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Deputy Speaker of Parliament Jacob Oulanyah deferred the debate for better understanding. Courtesy photo

Confusion as MPs Fail to Understand Death Penalty Bill

posted onJanuary 10, 2019

By Max Patrick Ocaido

PARLIAMENT. Members of Parliament on Thursday were in a state of confusion after they got stuck with the Law Revision (Penalties in Criminal Matters) Miscellaneous Amendment Bill, 2015 that intends to scrap mandatory death penalty.

Whereas the Bill intends to amend the Penal Code Act, the Anti-Terrorism Act, Uganda Peoples Defence Forces Act, 2005 and the Trial on Indictment Act to provide death penalty as a discretionary punishment for any murder conviction, the MPs on Thursday misfired the objective of the Bill, prompting Deputy Speaker Jacob Oulanyah to defer debate until the mover of the Bill (Medard Ssegonna) harmonises and makes it clear to the Members. The Bill is yet to be tabled for its 2nd reading.

While in session, MPs made submissions in regards to scrapping or maintaining of death penalty until the mover of the Bill, Ssegonna rose on a procedural matter saying that the House including the Legal Committee report had diverted from the objective of the Bill.

“The Bill is not saying abolish [death penalty], it is talking about substitution of the sentence ‘mandatory’ with ‘discretionary’ death penalty. That means that instead of saying a person convicted of murder shall face death, the Bill wants it to read that the person convicted of murder is liable to suffer death,” Ssegonna said.

It is at that moment that MPs realized that they ‘debating’ what they did not understand. Even the Committee on Legal and Parliamentary Affairs tasked to scrutinize the Bill was not spared by this confusion. The committee report recommended for scrapping of death penalty in contrary to the objectives of the Bill.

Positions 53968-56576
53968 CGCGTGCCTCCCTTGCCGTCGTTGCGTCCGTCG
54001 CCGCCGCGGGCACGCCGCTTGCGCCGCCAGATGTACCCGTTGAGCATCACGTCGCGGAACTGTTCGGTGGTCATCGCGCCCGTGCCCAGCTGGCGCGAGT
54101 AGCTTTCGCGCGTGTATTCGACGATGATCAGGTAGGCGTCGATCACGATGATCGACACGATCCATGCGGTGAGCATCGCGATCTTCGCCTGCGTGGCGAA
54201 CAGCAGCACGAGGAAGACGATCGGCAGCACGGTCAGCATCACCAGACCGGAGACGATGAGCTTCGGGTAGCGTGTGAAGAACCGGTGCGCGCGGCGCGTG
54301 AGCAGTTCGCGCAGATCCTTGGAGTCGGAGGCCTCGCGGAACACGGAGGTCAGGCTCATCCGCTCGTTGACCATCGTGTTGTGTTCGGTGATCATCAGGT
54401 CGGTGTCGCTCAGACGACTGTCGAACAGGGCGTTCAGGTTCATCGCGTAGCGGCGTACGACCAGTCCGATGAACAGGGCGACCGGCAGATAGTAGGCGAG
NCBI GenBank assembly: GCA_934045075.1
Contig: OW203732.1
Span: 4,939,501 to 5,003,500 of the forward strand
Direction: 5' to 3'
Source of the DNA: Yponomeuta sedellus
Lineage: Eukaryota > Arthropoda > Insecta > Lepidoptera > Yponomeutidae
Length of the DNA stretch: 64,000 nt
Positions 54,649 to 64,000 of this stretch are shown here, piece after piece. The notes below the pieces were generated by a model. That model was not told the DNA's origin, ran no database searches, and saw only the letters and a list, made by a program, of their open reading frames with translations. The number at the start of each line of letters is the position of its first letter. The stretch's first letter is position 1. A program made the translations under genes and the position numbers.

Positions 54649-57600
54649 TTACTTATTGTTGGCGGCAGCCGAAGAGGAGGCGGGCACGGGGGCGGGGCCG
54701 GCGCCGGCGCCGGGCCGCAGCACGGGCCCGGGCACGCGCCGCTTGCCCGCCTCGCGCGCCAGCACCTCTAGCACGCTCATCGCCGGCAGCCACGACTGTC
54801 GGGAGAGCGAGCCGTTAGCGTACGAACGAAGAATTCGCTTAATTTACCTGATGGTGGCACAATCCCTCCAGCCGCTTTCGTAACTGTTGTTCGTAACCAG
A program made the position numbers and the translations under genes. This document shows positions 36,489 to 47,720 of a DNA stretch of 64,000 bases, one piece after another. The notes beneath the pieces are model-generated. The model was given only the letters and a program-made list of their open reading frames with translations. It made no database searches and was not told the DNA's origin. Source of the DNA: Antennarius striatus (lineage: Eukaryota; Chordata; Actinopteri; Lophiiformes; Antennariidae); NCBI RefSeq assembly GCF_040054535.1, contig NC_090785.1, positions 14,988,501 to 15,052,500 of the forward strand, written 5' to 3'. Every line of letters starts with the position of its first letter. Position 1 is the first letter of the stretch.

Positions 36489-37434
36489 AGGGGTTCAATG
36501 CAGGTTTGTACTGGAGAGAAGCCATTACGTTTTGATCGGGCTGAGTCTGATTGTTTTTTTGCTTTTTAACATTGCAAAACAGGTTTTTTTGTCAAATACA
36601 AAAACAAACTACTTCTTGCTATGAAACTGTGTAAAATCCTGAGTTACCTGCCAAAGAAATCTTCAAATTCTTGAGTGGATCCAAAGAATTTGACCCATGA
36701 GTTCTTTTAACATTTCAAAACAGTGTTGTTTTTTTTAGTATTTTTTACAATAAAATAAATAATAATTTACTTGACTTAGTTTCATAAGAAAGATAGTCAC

It should be remembered that this Bill was necessitated by the case of Attorney General vs. Susan Kigula where the latter challenged her death sentence ruling in the Supreme Court, resulting in suspension of mandatory death penalty as called for by Penal Code Act and other laws.

This confusion and misunderstanding prompted Oulanyah to give Ssegonna and his team one week to rectify their Bill and make it easy for the MPs to digest and debate.

“Yesterday (Wednesday), we paused this matter so that we can go and understand it better. There seems to be a little kind of understanding of what we are dealing with. From what the mover is saying, the Bill doesn’t seek to remove death penalty but rather impose it a discretionary penalty. So the court should examine the case and see if they can impose the death penalty. It looks like even the Committee is moving at a different level. If this is the basis of the debate, then we are dealing with a different thing,” Oulanyah said.

The death penalty in Uganda is imposed pursuant to Article 22 of the Constitution that states that, no person shall be deprived of life intentionally except in execution of a sentence passed in a fair trial by a court of competent jurisdiction in respect of a criminal offence under the laws of Uganda and the conviction and sentence have been confirmed by the highest appellate court.

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